What if the humdrum schlock of home-shopping programs were replaced with offers to participate in actual experiences? What if, for the “special introductory offer” price of 9.99, you could buy a role in a fantasy sequence on live television? Leaving the isolated comfort of your living room, you would travel to Berlin (transportation and accommodation included) to star in one of three scenes: Stasi-style interrogation, queer Victorian-era porno play, or lying in your own hospital deathbed surrounded by family members, whom you tell once and for all how much you really hate them. So went the

  • Larissa Fassler

    Produced in the wake of Nicolas Sarkozy’s scandalous move in July 2010 to “clean up” France by closing down Roma camps and orchestrating large-scale deportations, Larissa Fassler’s recent exhibition explored inequities in Parisian life by asking how and how freely individuals may navigate public spaces, and investigating the politics of failed urban planning. Sarkozy’s policy was evidence, even before the mass killings in Norway this summer, that Europe is again burdened with xenophobia-tinged questions of national identity. With drawings and sculptures, Fassler foregrounded perspectives on the

  • Dor Guez

    Coming days after the Israeli cabinet’s vote to require non-Jews seeking citizenship to affirm Israel as a Jewish state, Dor Guez’s artist’s talk on the occasion of his first major European exhibition proved critical to understanding the significance of his work. Even as the Jerusalem-born artist declared his video- and photography-based project to be more historical than political, the audience’s impassioned engagement with questions of identity politics that evening confirmed that a part of this work’s power lies in its capacity to stir conversation and debate. In tracing a narrative of the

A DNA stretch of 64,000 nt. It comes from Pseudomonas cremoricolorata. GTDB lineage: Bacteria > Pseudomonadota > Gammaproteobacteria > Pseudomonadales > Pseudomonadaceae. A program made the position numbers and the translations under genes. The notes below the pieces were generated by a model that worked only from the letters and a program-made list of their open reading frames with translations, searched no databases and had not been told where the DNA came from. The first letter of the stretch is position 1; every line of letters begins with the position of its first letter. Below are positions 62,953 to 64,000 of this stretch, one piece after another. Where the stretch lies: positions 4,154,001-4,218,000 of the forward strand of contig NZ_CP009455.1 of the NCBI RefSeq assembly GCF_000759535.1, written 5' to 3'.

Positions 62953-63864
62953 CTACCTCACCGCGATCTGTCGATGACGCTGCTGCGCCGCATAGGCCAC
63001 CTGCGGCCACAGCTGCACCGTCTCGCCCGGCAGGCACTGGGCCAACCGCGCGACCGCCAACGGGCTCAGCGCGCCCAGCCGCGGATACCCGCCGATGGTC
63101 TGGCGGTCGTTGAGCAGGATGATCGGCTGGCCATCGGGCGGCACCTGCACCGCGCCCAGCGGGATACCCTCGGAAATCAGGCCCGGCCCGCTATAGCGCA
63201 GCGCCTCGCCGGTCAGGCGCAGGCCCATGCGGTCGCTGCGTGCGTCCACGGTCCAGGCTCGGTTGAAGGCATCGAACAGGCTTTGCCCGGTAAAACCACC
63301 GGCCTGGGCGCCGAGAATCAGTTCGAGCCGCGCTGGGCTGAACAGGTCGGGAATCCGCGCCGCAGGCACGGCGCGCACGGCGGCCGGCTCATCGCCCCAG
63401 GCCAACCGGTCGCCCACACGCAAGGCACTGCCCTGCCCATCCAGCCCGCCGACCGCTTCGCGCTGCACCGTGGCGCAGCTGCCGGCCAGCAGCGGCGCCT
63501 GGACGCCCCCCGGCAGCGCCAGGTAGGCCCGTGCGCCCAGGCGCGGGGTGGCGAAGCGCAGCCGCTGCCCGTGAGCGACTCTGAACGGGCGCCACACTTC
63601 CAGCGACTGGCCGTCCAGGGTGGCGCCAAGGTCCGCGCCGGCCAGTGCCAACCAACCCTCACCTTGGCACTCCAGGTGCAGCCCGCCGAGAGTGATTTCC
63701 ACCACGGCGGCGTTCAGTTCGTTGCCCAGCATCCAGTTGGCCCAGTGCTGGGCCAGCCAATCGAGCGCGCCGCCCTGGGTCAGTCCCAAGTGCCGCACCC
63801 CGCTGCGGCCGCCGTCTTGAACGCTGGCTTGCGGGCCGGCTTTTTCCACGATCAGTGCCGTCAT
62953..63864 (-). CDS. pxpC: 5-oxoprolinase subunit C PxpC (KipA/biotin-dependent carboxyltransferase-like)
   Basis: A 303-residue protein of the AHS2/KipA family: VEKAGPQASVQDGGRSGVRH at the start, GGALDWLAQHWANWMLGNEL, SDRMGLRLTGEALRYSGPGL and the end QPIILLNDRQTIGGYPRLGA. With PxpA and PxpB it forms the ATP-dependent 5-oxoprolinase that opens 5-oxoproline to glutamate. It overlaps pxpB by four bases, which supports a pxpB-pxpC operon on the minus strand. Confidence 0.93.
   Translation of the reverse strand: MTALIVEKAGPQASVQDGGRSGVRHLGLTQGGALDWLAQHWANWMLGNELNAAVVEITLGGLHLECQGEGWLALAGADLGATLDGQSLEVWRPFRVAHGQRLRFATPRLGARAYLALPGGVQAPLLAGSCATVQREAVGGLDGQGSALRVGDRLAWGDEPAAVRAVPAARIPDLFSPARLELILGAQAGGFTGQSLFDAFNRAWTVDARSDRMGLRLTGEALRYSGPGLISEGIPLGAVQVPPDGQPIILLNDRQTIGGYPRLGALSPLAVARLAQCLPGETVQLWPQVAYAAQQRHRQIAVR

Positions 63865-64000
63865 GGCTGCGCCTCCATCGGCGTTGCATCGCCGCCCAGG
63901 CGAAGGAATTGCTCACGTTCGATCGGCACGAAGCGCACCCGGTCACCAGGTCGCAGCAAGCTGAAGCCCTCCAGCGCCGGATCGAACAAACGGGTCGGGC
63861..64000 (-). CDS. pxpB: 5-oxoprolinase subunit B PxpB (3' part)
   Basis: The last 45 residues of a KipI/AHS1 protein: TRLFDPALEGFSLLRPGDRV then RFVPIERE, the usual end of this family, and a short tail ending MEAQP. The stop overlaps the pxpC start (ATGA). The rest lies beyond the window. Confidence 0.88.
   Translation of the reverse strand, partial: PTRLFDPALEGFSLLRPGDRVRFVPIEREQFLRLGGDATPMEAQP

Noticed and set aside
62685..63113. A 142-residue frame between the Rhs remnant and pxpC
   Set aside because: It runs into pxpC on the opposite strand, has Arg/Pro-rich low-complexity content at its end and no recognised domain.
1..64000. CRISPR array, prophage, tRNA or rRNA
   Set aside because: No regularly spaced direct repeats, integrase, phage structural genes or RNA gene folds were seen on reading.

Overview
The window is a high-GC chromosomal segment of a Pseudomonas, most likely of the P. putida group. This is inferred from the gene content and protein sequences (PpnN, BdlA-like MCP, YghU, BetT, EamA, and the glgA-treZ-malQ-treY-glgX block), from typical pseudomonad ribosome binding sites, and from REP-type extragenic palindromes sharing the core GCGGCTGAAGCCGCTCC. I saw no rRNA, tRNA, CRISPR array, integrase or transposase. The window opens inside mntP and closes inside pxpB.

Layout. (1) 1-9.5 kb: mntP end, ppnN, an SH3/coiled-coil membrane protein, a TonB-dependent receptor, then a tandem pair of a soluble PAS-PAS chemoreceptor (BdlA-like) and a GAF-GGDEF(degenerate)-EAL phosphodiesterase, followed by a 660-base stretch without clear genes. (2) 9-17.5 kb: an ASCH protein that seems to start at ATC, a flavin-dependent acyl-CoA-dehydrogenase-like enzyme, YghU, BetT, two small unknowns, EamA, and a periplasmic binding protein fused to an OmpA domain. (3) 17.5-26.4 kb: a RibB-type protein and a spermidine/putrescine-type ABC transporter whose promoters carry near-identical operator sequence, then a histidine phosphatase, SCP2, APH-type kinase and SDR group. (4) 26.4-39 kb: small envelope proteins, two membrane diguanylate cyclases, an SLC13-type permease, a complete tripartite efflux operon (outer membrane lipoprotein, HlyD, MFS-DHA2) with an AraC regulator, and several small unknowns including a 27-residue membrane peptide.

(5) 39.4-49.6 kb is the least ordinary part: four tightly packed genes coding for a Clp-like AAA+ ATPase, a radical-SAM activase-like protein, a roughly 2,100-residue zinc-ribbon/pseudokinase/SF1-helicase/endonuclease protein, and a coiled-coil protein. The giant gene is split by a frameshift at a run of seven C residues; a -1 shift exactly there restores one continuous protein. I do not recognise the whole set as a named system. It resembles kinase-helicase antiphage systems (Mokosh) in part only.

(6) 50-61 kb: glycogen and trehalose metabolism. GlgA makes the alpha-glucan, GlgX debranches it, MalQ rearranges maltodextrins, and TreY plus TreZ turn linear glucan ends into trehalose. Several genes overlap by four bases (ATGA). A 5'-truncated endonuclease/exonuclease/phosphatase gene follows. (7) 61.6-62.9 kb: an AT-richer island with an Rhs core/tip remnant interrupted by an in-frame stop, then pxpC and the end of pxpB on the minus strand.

• picks August 26, 2010

    “Who Knows Tomorrow”

    In the competition for a place in public memory, Berlin’s colonial history has lost out to the cold war and the Holocaust. While the city is seasoned in displaying certain shards of its fraught twentieth century, this exhibition of contemporary African art exposes the continual absence of visual traces of Berlin’s colonial ties. Extending across four branches of Berlin’s sweeping museum network, “Who Knows Tomorrow” foregrounds commercial paths between Europe and Africa, with works inspired by the very products of these exchanges.

    Yinka Shonibare’s Scramble for Africa, 2003, reenacts the 1884–85

  • picks May 21, 2010

    Ellen Harvey

    Taking its title from William Gilpin’s late-eighteenth-century philosophy of the landscape, Ellen Harvey’s exhibition “Picturesque Pictures” cleverly demonstrates that the now ubiquitous tangle between representation and reality has quite a long history indeed. Gilpin’s measure of beauty—rooted in the tradition of landscape painting—was based on how closely a scene correlated to established landscape conceits, thereby positing preexisting images as the grounds for aesthetic appraisal of the natural world.